I was prepared to pay a substantial sum for the painting not only because I loved it but also because of its potential. The USA and French markets were very active and supportive of the artist, sales of impressionist art were robust and the trend was positive. Apprehension, nerves and anxious moments before the auction proved unfounded! I was the only person interested in the painting and managed to secure it at a total of £3,000 including buyer’s commissions, which was about one thousand pounds below my top limit. Three thousand pounds I believed made it a good investment that promised some returns. However, one concern and worry bugged me. Why had other investors/dealers failed to see the potential in the painting? Was I simply too lucky? Doubtful! Art traders of London shy away from unsold paintings, a fact about the painting I did not know at the time of purchase. I was always in a rush to sell and reinvest in those days and perhaps later too. I had little spare money and I needed to return my investment with about 50% profit twice a year. Whatever I bought, I had the plan for its sale before the purchase. If I could not sell quickly, I did not buy. That policy had worked up to that stage and there was no reason to change a working formula. As soon as I had bought the Montezin, France was on my mind and my selling plans. It was simple: French artist, French impressionist, good prices in France, why not France? First time lucky, I kept thinking. It was imperative to shift the painting quickly in order to reinvest the money. I was a mercenary in art because I had to be! I did not feel good about it. I knew it was perhaps wrong, but my plans of becoming an art collector were long term ones and for that I had to lay the foundations early on in the business. Make as much money as possible, learn as much as possible through dealing at that stage and time and then collect for love of art! So France it was! If nothing else I had to learn the ins and outs of French auctions.
France and business en Français! Are you serious? Soon after the purchase of the Montezin in December 1985 and after having made arrangements for my visits with the auctioneers in question, I rushed off to France together with the painting. I was soon to find out, and at a cost of a few hundred pounds, that French auction houses/owners were a different breed to the London auction houses and their experts. Both French auction houses did not come close to my expectations.
I was neither happy with their conditions nor their demands; commissions as auctioneers were 25% compared to London’s auctions of 12% all expenses included. Where was the logic in selling with them, if they refused to offer me a better deal than that? No deal and so no business with the French auctions. After two frustrating days in Paris, I took the long road of return to London with mixed feelings of disappointment, failure and worry about the investment. Montezin was nowhere welcome in Paris. There was a feeling of cold air in the city of love that put me off for many years, but at least I found out first hand how these auctioneers operated and why so many famous French artists were selling nearly exclusively in London and New York rather than Paris. Did I need to sell or buy in Paris? Frankly, yes! I could not cut Paris off. It was an important market on the brink of becoming a lot bigger and more significant! There were bargains too, I was sure of that. However, the experience made me think hard and deep before I bought a painting with the intention of selling there.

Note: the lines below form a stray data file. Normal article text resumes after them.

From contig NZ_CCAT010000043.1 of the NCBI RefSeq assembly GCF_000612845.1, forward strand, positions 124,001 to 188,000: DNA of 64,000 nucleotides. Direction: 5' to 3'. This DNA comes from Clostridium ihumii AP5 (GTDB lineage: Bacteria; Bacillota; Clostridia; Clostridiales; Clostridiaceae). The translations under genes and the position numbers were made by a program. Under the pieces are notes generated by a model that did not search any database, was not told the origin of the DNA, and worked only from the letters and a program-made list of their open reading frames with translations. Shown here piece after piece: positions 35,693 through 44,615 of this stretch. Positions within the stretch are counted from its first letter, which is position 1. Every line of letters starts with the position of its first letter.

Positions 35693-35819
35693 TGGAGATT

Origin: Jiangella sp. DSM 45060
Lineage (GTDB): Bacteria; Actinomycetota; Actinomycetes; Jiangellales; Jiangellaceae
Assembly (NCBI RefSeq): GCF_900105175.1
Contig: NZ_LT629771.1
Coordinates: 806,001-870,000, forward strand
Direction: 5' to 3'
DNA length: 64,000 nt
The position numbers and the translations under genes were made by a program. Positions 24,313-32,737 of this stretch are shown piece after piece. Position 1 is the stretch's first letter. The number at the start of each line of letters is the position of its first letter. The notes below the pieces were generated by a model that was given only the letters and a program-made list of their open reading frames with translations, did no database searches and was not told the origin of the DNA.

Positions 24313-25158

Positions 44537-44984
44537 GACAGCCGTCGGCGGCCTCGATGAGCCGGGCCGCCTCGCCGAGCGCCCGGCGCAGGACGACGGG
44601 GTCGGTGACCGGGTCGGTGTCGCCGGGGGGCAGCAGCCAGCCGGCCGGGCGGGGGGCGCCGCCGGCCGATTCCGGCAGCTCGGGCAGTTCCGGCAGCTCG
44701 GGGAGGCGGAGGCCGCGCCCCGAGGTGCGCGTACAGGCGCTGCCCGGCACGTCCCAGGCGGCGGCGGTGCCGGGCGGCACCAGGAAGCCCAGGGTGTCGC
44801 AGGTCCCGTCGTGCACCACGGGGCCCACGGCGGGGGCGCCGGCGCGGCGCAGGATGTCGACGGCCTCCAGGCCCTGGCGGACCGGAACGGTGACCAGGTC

Doubts kept entering my head about the Montezin investment. Anxiety replaced the euphoria of purchase. New plans had to be hatched to sell the painting quickly! But did I have to sell so quickly since I had the proceeds of the October sales? How impatient was I? Being superstitious, I knew that the Montezin would be a headache because my return trip from France on the ferry was a torture to say the least. It was one of those terrifying crossings with hurricane winds and tossing of the ferry all over the place. A normal crossing of seventy minutes took three hours during which I had to lie low down on the deck, being a bad sea traveller in rough seas. It was a horrifying, scary experience I could have done without! The omens around the Montezin painting were frighteningly bad and I am superstitious, very superstitious! Although my trip to France had been extremely disappointing I did not lose hope. I turned my attention to the market in New York where prices were the best and climbing higher. Why did I go to France, I questioned myself? Impatience, inexperience and lack of meticulous study of the markets, I found out later! Being impatient was a major issue, rushed decisions always a regrettable fact and costly too!
By early summer of 1986 I shipped the painting to Sotheby’s, New York. I preferred Sotheby’s because I had bought the painting at Christie’s and considered it wiser to sell with another auction. It was my first consignment in New York, another first, another new beginning! How on earth did I manage that within three years? A new seller at the best auction place on earth, in the city with the biggest market! Surely the highest prices should be achieved there! Shouldn’t they?
If you make it in America, you can make it anywhere! Isn’t that the saying?
TO BE CONTINUED NEXT SUNDAY!!